Several years ago, chatter started to emerge about Bitcoin and blockchain technologies. Given that one of our core healthcare investment themes at Flare Capital is broadly labelled “Payment Reform,” we have been getting smarter about the implications to the “business of healthcare” as these technologies became more robust, more established. Little did I know what this search would uncover.
Analysts are already now talking about Digital Currency 2.0. How did I miss 1.0? Regularly there are spectacular stories of wild Bitcoin trading activity or some instance of fraud or a “flash crash” as what occurred two weeks ago, when the digital currency, Ether, collapsed from $300 to $0.10 in minutes. Undoubtedly, while these cryptocurrencies are still somewhat under construction, there is something profound emerging that may have far reaching impacts – maybe in healthcare but certainly on my industry, venture capital.
The graphic above from the Digital Currency Group nicely captures the rapid evolution of the cryptocurrency ecosystem in the last half a dozen years, which is not unlike the cycle times of Web 1.0, 2.0 and 3.0. First enabling infrastructure must be built to allow for enterprise products and applications to then develop. Blockchain is often described as digital ledgers managed (validated) by a network of computers (“miners”) to enable transactions and commerce. Specific capabilities around security, governance and payment settlement needed to be developed before wide-spread application usage would occur.
A handful of cryptocurrencies like Bitcoin had relatively broad applicability, while most other cryptocurrencies have been introduced as payment methods for the very specific products and services of a specified network. This has become a very robust method to crowd source development capital for certain companies. These cryptocurrencies for open source networks allow the developers to capture the value of the networks they are building, unlike earlier iterations of other open source networks such as Wikipedia or Linux, where the developers were unable to monetize what became extraordinarily valuable networks. Ironically, new concerns are emerging for Bitcoin as a widely used currency given the data processing framework only allows for seven transactions per second, which is leading to fees of up to $5 per transaction (there are estimated to be 260k daily transactions now).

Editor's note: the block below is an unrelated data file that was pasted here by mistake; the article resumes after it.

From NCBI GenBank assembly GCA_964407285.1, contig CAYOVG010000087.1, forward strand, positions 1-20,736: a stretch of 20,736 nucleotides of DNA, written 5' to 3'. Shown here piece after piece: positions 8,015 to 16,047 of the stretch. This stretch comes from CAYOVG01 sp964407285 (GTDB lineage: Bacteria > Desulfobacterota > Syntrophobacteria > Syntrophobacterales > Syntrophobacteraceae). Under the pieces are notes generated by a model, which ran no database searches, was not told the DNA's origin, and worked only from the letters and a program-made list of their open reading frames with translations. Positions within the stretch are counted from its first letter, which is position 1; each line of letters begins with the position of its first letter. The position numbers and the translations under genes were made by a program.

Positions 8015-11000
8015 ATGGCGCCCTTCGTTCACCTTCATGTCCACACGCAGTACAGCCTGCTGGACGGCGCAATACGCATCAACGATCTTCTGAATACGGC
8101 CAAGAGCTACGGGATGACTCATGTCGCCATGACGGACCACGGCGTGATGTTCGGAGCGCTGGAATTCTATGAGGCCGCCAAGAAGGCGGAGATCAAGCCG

Some specific examples of the current landscape are quite informative and harken back to the late 1990’s investor frenzy (are you old enough to remember theGlobe.com’s IPO?):
- According to WorldcoinIndex.com, there are 400 cryptocurrencies today that trade on 35 exchanges (coincidentally, there were 486 and 406 IPOs in 1999 and 2000, respectively)
- Ethereum, one of the most popular cryptocurrencies today to support online services and apps, was valued at $10 per token at the beginning of 2017 and now trades at $250, creating an aggregate market value of nearly $24 billion – its token price chart is below
- Bitcoin, the grandfather of cryptocurrencies started in 2008, was trading at $5 per token; now one can buy a Bitcoin for $2,500. There will only be 21 million Bitcoins created – 16.4 million have already been mined
- There are 16 million Bitcoin addresses with less than $60 account balances but only 1,780 with more than $608,000 in value each
- It is estimated that between 0.5% – 0.75% of Americans have ever used Bitcoin, which while sounding like a small number, equates to between 1.2 – 1.9 million people
Arguably with the dramatic price appreciation of tokens, popular investor interest has been stoked. Trading volatility is dramatic with daily double-digit percentage price swings the norm. In an environment of epic low volatility in other financial assets, speculative cryptocurrency trading activity is staggering. A criticism of many central banks around the world has been that much of the stimulus spending went to financial assets and not to real economic activity (thus record high public stock prices with very modest real economic growth). Now as those same banks look to reduce liquidity and tighten monetary policies, expect to see some potential sharp token price corrections. Compounding this is the expectation that many of these start-ups funded by novel cryptocurrencies will undoubtedly fail.